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Joe Nathan may be worse at PR than Prince Fielder

It's one thing to struggle with performance. It's another thing to alienate your fans.

Nick Turchiaro-USA TODAY Sports

Detroit is a baseball town. Has been for a long, long time. Even in their worst season (2003), the Tigers at Comerica Park still managed to record an average attendance 50 percent of capacity. (For reference, the Indians only posted 50 percent attendance last year, and they actually made it to the postseason.)

This is a double-edged sword. On the plus side, it means that players like David Price can join the team mid-season and be blown away by how much fan support is already built in. On the other side of the coin, it means that when players regularly soil their pants, this fanbase that takes its baseball so seriously it absolutely is going to let that player know just how unimpressed they are.

Prince Fielder made a major misstep last year when he followed up a dismal postseason performance by shrugging off the feelings and emotions of the Tigers fan base. "It isn't really tough, man, for me [to move on] ... it's over, bro," said Fielder, before the postseason tears on the fans' cheeks were even dry. And then, to add insult to injury, when it was pointed out that the fans might not take kindly to his easy-come-easy-go attitude, Fielder drove in the final nail: "They don't play."

Joe Nathan blew his sixth save of the season on Saturday, right on the heels of nearly blowing a save just the night before. He had already set much of the fanbase on edge earlier in the season, when his comments immediately following a blown save seemed like he was blaming other players for his failure on the mound. His comments after Saturday's meltdown combined more (perceived) finger-pointing with a very Fielder-esque critique of the fanbase.

On Miggy's role in the blown save, Nathan said: "I just put myself in a tough spot where Miggy has to play ... he's covering the runner at first ... if he doesn't have to cover first, I get a ground ball right to him and we got a chance."

On Ausmus' decision to intentionally walk Bautista, Nathan opined: "[W]e end up walking Bautista and so I'm in a spot where you have to be a little more fine, can't just 'let's just throw strikes,' not that easy."

To some, that may sound like blame-shifting. To others, it may sound like a realistic explanation of how Nathan perceived his situation. It's neither here nor there, perhaps, but that's not where the comments stopped.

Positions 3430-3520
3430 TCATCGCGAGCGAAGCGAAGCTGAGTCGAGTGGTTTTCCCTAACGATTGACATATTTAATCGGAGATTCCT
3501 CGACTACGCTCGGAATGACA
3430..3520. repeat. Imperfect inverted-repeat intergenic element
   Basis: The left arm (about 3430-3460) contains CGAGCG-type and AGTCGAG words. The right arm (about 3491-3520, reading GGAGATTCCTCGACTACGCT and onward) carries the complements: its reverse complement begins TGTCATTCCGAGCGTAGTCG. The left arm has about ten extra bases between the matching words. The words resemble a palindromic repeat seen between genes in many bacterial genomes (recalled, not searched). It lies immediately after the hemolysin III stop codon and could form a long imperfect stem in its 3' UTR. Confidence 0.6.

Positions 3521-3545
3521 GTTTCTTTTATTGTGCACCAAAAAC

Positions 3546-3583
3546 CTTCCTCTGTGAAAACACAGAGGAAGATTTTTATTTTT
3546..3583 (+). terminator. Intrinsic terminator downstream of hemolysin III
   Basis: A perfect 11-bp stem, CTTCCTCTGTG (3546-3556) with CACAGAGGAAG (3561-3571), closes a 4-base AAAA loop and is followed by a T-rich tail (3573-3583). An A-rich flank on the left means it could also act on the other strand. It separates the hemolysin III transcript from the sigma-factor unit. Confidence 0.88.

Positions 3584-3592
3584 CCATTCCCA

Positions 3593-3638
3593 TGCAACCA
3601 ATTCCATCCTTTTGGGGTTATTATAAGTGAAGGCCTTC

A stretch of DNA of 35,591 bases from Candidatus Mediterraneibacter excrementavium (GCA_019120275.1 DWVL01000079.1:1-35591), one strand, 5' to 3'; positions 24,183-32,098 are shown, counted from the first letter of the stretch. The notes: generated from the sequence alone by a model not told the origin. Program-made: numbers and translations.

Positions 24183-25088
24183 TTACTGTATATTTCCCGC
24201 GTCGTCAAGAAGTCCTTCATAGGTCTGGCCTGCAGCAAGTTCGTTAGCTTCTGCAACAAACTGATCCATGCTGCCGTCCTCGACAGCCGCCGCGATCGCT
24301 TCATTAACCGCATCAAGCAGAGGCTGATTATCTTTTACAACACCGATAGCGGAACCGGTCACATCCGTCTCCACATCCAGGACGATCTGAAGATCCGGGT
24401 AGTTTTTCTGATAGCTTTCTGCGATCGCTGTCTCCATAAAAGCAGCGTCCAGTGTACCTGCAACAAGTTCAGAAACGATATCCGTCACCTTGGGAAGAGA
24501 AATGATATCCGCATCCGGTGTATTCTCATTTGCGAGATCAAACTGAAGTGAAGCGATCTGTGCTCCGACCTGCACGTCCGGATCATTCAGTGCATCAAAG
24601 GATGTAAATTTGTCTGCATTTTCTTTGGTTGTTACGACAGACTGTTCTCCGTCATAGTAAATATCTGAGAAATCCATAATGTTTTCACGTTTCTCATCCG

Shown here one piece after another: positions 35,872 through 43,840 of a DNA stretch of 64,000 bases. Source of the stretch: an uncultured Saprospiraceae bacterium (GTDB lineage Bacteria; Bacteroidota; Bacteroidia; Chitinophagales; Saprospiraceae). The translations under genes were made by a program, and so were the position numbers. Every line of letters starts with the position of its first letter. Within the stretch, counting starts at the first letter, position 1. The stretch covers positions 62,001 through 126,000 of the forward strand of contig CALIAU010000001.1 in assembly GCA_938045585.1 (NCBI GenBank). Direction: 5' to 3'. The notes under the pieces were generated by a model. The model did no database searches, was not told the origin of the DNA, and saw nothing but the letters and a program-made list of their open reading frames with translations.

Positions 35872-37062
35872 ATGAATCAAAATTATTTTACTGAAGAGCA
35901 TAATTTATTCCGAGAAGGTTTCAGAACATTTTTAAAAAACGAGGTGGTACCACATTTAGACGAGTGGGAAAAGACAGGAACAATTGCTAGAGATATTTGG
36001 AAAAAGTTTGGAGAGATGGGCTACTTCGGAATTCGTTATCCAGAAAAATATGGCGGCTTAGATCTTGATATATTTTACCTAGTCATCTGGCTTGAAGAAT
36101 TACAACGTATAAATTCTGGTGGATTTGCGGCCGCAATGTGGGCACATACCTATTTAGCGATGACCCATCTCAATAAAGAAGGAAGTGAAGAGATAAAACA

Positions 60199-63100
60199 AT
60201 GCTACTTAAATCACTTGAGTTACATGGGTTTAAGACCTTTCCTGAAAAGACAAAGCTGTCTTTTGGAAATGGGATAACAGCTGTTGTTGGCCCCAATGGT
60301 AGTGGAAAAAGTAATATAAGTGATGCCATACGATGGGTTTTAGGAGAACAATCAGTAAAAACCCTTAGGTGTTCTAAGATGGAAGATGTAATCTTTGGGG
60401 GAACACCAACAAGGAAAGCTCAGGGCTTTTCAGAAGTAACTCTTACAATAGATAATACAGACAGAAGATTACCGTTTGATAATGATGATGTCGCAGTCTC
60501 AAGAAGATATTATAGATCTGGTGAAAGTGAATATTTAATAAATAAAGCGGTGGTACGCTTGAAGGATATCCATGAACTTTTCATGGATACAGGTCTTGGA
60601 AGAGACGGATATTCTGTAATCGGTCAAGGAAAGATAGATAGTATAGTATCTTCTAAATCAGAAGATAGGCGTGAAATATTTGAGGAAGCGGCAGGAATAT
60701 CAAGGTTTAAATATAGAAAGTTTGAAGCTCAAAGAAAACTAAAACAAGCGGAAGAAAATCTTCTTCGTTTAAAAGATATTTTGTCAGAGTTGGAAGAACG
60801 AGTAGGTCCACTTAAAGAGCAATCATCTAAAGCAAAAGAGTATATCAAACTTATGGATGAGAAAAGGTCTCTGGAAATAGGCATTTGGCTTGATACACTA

On the fans, Nathan had this to say: "This is not going to ruin my day. It's not going to do anything like that. I'm going to still go get some dinner, go to sleep, wake up and do it again ... I know the fans sometimes make it seem like if we're not perfect as bullpen guys, we're not doing our job. ... It's not that easy, and we're not robots. And I'm not going to go home and hang my head because of one game."

Is Nathan right? Yes, in a sense. It's one game, players aren't robots, no sense lighting everything on fire after a blown save in August.

Is Nathan dead wrong? Yes, in even more senses. It's not just one game, it's his sixth such game, at least officially and as far as the save stat column will allow. In reality, he's had several more games where he nearly blew the lead and came within 90 to 180 baserunning feet of handing the Tigers another loss.

But more importantly, Nathan took a page out of Prince's playbook and suggested that the fans just don't get it. "They don't play," was Prince's version. Nathan's? "The fans make it seem like if we're not perfect, we're not doing our job."

It doesn't matter if those statements are true or not. It matters if they were appropriate, given the context.

Phil Coke was terrible for almost the entirety of last season, and got himself booed off the mound multiple times. His comments after one of those games? "They are frustrated with me, I'm just as frustrated with myself ... I feel like I'm not contributing in a positive way and that's a tough pill for me to swallow."

Justin Verlander has also struggled this year, and Tigers fans finally booed him off the mound earlier this season. His comments? "Fans are frustrated, and so am I ... They have a right to boo if they're frustrated ... If I was in the stands, I’d probably boo myself."

And let's not forget the way Jim Leyland handled last year's ALCS loss, by addressing the disappointment of the fans in a positive way: "This one hurts bad because I thought we let it get away ... I'm very sorry we didn't get it done for you."

Pay attention, Joe. This is how you deal with a disappointed and (rightfully?) frustrated fanbase. You show some humility. You acknowledge that you haven't lived up to expectations (your own, or those of others). You apologize. You empathize.

What you do not do, if you want to ever hear another cheer from the stands in Detroit, is imply that these die-hard baseball fans are ignorant and just don't get it. You don't imply that you are superior to the fans because of your insider knowledge and status.

Joe Nathan may actually improve his mechanics and stats before the year is over. But he may have just burned his last bridge with the fans.

(Edited Nathan's quote)

(Special thanks to Catherine Slonksnis for Nathan's post-game quote transcriptions.)